A scleral shell is used when a patient has an evisceration surgery or when a patient's globe remains in the socket. In an evisceration, the contents of the eye are removed from the globe, an implant is placed within, and the wound is closed.
In cases where patients still have an eye in their socket, it is necessary to create a thin shell. The patient's eye may be phthisical, meaning it is small and soft, or microphthalmic, a small underdeveloped eye. It may also be disfigured from trauma or disease.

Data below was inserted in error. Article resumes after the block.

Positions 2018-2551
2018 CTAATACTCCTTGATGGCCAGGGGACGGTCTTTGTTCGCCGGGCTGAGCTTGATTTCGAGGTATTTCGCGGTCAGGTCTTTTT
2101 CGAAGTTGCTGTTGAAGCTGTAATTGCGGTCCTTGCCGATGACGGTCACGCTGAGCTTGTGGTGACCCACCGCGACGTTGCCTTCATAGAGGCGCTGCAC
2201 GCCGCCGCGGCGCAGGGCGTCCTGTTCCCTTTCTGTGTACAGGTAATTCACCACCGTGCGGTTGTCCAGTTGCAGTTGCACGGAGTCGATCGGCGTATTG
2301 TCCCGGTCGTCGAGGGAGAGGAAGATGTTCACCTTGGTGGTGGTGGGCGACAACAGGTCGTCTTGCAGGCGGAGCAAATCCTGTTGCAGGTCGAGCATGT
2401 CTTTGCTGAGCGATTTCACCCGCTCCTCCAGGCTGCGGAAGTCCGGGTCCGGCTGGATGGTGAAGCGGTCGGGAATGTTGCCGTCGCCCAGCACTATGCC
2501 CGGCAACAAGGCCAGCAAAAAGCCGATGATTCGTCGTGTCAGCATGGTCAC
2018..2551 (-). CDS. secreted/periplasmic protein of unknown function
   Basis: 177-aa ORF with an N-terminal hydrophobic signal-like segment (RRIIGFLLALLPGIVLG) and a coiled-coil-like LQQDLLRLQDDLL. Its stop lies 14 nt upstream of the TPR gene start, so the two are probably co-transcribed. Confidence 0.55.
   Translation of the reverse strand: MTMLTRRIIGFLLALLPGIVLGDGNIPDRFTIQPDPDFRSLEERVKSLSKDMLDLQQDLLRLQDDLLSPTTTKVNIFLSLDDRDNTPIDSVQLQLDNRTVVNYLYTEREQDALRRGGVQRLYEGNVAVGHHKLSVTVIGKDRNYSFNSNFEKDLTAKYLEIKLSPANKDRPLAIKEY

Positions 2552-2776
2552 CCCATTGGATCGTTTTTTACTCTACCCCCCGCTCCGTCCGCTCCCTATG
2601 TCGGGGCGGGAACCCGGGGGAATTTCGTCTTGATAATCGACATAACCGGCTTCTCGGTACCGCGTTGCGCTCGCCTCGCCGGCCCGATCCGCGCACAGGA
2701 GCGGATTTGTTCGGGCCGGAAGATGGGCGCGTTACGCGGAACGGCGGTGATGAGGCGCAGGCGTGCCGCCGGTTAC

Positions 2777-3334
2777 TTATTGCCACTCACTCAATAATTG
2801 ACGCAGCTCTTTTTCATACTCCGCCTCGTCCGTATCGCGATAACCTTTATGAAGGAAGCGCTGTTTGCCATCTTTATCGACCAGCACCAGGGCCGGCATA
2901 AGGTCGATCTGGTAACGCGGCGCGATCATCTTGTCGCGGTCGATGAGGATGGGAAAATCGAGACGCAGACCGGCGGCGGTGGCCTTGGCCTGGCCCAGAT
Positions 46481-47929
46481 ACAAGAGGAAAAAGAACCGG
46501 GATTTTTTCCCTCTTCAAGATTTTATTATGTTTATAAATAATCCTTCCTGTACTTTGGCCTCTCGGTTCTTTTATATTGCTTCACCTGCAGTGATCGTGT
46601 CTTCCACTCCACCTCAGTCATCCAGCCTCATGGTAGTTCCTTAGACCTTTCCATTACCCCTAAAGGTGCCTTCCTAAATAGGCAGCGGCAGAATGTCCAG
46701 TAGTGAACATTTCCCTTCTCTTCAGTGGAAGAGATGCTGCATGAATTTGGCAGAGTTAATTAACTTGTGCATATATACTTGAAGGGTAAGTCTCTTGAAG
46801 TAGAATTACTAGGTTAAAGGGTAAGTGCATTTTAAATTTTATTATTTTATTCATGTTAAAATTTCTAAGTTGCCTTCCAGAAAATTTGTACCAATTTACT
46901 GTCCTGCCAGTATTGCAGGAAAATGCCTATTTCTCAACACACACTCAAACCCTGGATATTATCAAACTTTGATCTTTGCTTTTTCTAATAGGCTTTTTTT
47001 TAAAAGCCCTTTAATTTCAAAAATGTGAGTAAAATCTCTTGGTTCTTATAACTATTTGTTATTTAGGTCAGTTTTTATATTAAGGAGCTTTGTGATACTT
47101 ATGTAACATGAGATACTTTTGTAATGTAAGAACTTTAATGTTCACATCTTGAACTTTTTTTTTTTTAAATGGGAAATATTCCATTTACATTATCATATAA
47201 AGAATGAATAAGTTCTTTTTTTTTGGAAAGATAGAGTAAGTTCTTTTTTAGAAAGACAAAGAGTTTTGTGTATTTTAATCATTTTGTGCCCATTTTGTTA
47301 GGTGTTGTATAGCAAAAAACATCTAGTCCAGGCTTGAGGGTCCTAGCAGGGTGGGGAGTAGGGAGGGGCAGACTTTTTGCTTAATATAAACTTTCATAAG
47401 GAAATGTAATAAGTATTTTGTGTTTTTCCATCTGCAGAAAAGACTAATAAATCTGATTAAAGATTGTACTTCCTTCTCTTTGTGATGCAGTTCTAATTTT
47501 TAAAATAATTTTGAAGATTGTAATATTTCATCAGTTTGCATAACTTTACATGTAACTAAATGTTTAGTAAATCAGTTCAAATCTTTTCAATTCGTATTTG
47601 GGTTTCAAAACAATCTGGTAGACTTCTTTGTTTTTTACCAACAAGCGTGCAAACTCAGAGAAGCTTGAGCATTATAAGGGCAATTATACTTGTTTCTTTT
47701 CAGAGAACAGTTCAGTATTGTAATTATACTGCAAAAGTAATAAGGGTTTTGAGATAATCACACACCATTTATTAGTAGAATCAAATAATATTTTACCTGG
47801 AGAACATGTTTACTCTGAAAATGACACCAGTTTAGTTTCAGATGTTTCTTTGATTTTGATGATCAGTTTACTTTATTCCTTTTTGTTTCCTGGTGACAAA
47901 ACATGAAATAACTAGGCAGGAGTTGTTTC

Step 1: A mold of the eviscerated socket or globe is made.
Step 2: A wax shape or clear custom conformer may be used to determine fit of the shell.
Step 3: Once the shape is determined, a stone mold is made.
Step 4: The shell is then custom-hand painted to match the fellow eye.
Step 5: A clear cap is molded onto the front surface and cured. The entire prosthesis is polished to a high gloss and delivered to the patient.
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